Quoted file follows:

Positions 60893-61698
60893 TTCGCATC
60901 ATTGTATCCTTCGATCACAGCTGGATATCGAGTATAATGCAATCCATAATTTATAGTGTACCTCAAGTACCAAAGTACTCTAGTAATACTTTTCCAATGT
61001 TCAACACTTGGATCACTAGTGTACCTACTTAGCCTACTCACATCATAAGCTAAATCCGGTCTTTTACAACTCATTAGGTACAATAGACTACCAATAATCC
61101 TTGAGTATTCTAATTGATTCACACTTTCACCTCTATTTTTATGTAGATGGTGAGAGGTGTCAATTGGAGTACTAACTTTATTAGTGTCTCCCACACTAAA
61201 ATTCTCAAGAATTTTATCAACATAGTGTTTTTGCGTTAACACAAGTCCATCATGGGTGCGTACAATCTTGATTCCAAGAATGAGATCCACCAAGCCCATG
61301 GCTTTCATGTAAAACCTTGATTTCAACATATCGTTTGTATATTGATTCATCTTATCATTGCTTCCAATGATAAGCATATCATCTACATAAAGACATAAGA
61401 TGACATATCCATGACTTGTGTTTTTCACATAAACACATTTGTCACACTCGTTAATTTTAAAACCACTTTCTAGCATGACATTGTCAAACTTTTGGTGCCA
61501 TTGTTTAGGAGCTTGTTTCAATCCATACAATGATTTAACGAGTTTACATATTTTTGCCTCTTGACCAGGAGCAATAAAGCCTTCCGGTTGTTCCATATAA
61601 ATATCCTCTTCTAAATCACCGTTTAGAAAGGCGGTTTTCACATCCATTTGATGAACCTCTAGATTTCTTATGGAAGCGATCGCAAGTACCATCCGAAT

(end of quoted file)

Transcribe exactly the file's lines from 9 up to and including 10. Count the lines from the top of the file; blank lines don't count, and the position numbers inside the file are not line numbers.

61501 TTGTTTAGGAGCTTGTTTCAATCCATACAATGATTTAACGAGTTTACATATTTTTGCCTCTTGACCAGGAGCAATAAAGCCTTCCGGTTGTTCCATATAA
61601 ATATCCTCTTCTAAATCACCGTTTAGAAAGGCGGTTTTCACATCCATTTGATGAACCTCTAGATTTCTTATGGAAGCGATCGCAAGTACCATCCGAAT